At 17:30, June 21, 2014, the patient was sent into the intervention operation room. After routinely disinfecting, paving towels, the local anaesthesia was performed at the skin and subcutaneous sites 1 cm under the right inguinal ligament.
The digital subtraction angiography showed that, the PICC fell off and entered the central vein, while its end did not reach the right pulmonary artery. The right femoral vein was then punctured and 8F sheath was placed, through which the single bent adapter and guide wire were ascended into the right ventricle. The PICC was caught, and then was pulled out of the pulmonary artery, letting its end located inside the right ventricle. EV3 Goose-Neck snare (Shanghai CIIC Medical Instrument Co., Ltd., Shanghai, China) was used to trap the end of PICC. The PICC was slowly dragged out of the right femoral vein sheath. The integrity of PICC was checked, and the re-counting film showed that the chest and abdomen had no foreign bodies. The right femoral vein sheath was removed, and the wound was then pressure-bandaged. The surgery was completed at 20:30, June 21, 2014. The patients had no intraoperative and postoperative discomfort. She was safely sent back to her ward, and asked to stay in bed for 8 h before removing the bandage. The patient exhibited no local bleeding tendency as bruise or others. She was discharged on June 26, 2014 and left the hospital all by herself.
PICC fracture is a rare complication of PICC catheterization. It usually occurs in conditions such as the external force damages the catheter, the adhesive tape pastes the catheter and leads to the catheter ruptured, or the sharp instrument damages the catheter [1,4,5]. Therefore, in order to prevent the occurrence of PICC breaking, the patient should be instructed to avoid using the catheterized arm to do heavy manual labors, avoid the violent injuries, and avoid the catheter damaged by sharp instrument [5,6].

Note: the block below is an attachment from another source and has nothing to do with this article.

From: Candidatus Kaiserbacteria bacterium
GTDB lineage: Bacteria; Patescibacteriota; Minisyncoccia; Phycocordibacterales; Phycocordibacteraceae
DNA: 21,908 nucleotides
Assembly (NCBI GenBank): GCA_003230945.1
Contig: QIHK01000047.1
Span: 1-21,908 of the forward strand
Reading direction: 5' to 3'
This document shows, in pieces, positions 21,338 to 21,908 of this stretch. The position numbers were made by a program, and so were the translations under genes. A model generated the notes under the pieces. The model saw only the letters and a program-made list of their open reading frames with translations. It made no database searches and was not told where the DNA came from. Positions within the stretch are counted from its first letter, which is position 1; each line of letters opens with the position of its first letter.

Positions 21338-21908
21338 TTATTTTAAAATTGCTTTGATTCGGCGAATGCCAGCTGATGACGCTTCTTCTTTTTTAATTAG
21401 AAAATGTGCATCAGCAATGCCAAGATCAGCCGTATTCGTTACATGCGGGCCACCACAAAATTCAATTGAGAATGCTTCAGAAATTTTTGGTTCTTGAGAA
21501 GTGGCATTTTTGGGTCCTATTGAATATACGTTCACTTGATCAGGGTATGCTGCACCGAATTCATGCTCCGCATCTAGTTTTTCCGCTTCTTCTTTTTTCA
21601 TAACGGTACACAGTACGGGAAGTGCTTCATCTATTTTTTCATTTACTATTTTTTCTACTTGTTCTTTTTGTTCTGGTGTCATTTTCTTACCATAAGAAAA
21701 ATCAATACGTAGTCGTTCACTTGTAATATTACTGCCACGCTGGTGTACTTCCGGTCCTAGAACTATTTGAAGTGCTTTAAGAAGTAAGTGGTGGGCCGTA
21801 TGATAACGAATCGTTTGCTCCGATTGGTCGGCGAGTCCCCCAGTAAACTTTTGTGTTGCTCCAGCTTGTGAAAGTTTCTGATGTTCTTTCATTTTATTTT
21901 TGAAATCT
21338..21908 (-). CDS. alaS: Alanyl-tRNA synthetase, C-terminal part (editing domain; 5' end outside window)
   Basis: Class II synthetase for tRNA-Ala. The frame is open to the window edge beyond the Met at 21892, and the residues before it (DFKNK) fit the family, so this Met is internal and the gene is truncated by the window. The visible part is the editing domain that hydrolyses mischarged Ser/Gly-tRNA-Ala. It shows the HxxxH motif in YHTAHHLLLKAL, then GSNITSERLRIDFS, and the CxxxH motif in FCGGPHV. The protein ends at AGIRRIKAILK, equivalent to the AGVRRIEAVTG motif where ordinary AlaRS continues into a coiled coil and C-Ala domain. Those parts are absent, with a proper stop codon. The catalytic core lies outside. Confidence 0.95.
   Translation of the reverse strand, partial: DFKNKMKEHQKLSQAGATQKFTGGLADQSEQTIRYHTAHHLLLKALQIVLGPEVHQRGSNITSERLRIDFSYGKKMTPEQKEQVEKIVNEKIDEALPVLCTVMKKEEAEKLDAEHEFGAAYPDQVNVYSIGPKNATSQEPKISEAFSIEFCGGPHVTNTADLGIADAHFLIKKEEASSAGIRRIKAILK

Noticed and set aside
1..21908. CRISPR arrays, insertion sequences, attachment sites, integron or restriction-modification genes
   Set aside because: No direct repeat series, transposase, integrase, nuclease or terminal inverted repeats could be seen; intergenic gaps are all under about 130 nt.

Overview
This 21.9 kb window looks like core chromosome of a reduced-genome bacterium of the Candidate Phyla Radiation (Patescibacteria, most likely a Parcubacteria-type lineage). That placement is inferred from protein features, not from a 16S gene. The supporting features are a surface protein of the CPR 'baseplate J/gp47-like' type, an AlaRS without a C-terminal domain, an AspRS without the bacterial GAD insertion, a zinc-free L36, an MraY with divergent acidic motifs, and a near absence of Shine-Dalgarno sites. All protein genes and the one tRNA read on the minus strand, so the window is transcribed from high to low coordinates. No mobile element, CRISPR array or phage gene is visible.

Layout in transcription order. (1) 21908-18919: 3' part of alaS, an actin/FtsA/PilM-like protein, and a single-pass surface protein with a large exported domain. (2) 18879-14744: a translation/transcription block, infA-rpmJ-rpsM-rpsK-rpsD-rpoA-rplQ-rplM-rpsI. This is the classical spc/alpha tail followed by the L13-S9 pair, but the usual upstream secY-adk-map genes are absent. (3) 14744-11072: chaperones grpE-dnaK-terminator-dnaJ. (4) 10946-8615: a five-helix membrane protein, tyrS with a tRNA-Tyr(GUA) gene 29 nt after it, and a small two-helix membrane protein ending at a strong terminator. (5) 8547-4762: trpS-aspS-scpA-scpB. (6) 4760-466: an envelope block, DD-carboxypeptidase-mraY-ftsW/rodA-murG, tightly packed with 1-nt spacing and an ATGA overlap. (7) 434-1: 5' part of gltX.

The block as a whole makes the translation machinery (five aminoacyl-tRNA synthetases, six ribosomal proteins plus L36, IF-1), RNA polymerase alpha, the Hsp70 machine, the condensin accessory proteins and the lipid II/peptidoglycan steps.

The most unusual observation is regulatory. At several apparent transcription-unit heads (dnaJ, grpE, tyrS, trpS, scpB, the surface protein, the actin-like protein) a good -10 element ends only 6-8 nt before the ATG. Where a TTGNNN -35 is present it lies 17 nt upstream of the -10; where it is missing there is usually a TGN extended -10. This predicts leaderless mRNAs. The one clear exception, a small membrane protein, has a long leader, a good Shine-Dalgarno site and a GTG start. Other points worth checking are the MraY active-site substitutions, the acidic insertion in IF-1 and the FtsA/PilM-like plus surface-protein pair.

In this study, the PICC breaks and falls off into the patient body when the patient falls down, so the falling-caused external force may break the catheter. It may also be possible that, the catheter is broken during the maintenance, in which the catheter outside the body has no S-bend. When the patient falls, the catheter has no buffering, so it is broken by the direct impact. Therefore, the health education should be well performed for patients with PICC. The catheterized-side arm should avoid heavy lifting and heavy impacts, and the PICC maintenance training should be performed for nursing .
Once the catheter breaks, the patient should be comforted firstly, and informed with the methods of removing the catheter. So the tension and anxiety of patient can be avoided.
Meanwhile, the vascular channel technology is a multidisciplinary project, which needs the joint cooperation of medicine, nursing, radiology and other personnel. In this study, the case is also under the joint collaboration of medicine, nursing and interventional radiology, so the fallen catheter was removed promptly.
In conclusion, once the PICC breaks and falls off into the patient body, the appropriate medical means should be performed timely to remove the catheter promptly. Meanwhile, the health education should be performed towards the patient.